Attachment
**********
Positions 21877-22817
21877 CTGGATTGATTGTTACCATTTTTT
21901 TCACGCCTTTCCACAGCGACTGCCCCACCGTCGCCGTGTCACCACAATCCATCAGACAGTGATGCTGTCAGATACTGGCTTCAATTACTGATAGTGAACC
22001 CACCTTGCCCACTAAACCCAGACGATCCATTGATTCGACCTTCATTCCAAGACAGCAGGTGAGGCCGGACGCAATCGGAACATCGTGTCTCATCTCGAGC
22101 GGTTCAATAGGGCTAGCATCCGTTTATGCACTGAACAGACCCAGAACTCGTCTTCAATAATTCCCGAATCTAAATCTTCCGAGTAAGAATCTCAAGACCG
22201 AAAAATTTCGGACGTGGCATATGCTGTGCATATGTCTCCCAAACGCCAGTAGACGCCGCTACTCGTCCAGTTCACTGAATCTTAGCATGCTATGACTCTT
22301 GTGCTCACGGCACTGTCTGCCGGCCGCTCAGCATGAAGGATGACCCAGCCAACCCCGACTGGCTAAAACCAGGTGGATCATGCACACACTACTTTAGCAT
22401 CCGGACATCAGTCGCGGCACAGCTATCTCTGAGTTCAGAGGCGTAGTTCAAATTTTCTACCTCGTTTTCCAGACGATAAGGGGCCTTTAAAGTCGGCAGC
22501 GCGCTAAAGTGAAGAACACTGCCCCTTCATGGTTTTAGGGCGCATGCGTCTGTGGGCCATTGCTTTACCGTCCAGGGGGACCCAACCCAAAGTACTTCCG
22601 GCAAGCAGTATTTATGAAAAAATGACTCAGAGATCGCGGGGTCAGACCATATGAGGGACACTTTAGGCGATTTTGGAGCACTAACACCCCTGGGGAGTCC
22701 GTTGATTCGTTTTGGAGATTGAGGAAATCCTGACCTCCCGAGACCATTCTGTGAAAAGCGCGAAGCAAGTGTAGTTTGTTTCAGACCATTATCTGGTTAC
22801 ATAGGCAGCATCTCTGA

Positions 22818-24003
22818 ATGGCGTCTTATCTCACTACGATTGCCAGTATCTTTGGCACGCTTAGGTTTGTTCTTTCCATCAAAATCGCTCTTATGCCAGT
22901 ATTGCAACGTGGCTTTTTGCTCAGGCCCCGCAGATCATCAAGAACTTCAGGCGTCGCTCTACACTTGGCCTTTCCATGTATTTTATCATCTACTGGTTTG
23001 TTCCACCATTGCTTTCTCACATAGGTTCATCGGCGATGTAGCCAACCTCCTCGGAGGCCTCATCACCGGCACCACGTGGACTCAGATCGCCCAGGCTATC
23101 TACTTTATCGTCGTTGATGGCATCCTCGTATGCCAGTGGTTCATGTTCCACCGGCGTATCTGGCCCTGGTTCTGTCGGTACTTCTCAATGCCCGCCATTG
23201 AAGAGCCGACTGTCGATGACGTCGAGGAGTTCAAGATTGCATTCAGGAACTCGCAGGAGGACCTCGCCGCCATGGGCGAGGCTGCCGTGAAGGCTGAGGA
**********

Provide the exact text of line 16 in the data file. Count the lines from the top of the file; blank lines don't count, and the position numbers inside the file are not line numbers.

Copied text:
23001 TTCCACCATTGCTTTCTCACATAGGTTCATCGGCGATGTAGCCAACCTCCTCGGAGGCCTCATCACCGGCACCACGTGGACTCAGATCGCCCAGGCTATC